Plaintiff alleges that Defendant Lisbeth Barron, an employee of Bear Stearns, made misrepresentations to Plaintiff of acts she claimed to have performed and was to perform to achieve an initial public offering ("IPO") of Wild Brain stock. Plaintiff claims these misrepresentations were false at the time when made, that Barron knew of the falsity, and yet made said misrepresentations with the intent that Plaintiff invest in Interfase Capital III, despite her knowledge that the IPO of Wild Brain would never occur. Plaintiff has also sued Bear Stearns because, at all relevant times, it had the ability to control Barron's actions. Plaintiff alleges its suit against Barron and Bear Stearns is based upon liability under federal securities laws, specifically Section 10(b) of the Securities Exchange Act of 1934, 15 U.S.C. § 78j,[2] and under Rule 10b-5 of the Securities Exchange Commission promulgated thereunder, 17 C.F.R. § 240.10b-5,[3] and Section 20(a) of the Exchange Act, 15 U.S.C. § 78t(a)[4]; state securities laws, specifically Tex. Civ. Stat. Ann. art. 581-33(A) (2)[5]; and various common law state claims, specifically breach of fiduciary duties, common law fraud, negligent misrepresentation, civil conspiracy, and respondeat superior. Plaintiff seeks compensatory and punitive damages, pre-judgment and post-judgment interest, attorney's fees and costs of court, and any other relief to which it may show itself entitled.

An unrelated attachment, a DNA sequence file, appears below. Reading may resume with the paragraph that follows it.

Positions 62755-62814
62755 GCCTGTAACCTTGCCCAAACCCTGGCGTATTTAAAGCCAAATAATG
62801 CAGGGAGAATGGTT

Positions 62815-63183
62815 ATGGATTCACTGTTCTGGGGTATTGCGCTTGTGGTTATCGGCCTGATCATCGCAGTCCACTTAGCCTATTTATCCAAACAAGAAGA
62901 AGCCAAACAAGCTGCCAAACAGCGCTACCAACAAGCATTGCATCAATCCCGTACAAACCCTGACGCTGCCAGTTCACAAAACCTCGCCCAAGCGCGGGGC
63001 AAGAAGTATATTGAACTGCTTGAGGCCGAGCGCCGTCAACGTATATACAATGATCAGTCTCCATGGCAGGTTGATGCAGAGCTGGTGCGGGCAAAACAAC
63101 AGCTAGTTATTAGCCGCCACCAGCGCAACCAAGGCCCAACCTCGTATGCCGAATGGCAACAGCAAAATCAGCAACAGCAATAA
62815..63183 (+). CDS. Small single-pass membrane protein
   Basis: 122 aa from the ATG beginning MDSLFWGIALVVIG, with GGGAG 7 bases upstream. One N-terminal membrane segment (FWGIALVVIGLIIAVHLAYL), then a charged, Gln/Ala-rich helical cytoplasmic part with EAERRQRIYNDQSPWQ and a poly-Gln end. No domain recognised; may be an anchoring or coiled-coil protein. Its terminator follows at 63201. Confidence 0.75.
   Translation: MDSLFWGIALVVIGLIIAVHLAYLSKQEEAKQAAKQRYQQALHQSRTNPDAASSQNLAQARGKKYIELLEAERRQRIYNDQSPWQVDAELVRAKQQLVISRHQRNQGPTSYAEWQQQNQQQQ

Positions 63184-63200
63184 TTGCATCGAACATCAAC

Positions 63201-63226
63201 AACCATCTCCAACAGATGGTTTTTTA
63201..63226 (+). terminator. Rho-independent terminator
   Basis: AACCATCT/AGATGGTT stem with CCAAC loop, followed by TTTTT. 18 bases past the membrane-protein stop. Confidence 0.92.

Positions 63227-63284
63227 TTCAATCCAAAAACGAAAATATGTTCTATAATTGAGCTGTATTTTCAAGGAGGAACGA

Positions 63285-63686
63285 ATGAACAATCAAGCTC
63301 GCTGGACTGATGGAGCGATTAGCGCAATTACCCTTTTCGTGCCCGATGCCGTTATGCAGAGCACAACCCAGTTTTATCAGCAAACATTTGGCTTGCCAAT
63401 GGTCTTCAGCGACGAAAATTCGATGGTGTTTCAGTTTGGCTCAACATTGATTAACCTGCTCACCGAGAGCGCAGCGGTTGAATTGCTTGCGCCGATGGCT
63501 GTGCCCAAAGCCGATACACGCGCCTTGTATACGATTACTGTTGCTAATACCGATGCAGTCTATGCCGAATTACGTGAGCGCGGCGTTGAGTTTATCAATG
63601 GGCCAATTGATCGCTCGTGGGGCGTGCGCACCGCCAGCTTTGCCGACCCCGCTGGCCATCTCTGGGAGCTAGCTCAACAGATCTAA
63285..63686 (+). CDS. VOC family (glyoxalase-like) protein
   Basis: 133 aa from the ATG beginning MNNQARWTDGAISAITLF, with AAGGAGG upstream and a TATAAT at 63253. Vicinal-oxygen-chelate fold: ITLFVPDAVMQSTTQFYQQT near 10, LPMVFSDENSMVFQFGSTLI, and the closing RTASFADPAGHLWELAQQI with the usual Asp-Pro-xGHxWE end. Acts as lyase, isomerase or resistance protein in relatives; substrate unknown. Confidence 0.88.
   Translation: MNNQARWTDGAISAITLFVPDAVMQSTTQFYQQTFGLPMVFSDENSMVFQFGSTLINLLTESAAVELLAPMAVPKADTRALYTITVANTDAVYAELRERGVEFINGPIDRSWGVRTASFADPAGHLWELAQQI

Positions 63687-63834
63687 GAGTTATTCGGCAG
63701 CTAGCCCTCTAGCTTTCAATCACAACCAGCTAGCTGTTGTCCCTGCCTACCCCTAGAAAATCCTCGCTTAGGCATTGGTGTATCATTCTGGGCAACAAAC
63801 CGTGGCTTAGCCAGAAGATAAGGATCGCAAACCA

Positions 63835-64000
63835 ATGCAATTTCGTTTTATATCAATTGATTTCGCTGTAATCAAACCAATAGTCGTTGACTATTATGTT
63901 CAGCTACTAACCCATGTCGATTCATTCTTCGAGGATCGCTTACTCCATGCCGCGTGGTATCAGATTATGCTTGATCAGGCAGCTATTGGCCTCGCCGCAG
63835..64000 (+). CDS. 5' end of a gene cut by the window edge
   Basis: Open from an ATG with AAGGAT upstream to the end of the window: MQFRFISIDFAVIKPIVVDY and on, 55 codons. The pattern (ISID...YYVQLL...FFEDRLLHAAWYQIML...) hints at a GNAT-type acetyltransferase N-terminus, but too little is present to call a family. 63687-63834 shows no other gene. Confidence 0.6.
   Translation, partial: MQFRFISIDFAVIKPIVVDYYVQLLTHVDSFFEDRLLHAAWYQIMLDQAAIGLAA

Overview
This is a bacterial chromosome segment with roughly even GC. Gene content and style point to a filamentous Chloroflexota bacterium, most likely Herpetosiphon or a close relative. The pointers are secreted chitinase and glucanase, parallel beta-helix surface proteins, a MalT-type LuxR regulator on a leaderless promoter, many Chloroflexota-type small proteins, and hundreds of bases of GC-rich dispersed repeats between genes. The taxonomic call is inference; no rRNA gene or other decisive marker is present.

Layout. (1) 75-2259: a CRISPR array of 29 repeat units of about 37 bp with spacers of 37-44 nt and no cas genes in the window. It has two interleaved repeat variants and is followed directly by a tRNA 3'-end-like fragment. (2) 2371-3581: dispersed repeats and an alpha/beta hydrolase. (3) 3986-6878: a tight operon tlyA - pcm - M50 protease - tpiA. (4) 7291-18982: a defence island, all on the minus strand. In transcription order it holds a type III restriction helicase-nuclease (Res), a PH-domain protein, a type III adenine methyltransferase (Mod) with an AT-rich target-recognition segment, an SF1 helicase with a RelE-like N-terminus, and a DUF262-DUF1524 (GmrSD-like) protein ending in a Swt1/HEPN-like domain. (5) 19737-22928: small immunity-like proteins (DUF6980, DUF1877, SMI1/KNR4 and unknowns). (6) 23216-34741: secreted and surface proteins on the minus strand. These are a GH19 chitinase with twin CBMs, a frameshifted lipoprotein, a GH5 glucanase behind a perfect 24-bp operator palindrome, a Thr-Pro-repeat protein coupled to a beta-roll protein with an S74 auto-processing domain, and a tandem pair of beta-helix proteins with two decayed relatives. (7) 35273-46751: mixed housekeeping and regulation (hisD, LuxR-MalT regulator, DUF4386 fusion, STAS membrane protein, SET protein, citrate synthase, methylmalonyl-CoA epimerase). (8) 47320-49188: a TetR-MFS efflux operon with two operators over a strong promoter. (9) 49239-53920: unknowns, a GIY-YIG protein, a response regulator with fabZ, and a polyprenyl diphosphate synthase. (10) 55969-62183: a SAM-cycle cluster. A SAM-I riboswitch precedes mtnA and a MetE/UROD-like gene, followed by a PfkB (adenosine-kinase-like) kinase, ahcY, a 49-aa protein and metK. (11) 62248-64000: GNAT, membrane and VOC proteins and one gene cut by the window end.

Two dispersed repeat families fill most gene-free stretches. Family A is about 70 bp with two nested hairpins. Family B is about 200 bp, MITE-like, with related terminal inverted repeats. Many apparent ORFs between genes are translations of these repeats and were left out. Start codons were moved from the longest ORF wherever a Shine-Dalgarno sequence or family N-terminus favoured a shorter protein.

*668 II. PENDING MOTION AND RESPONSES AND REPLIES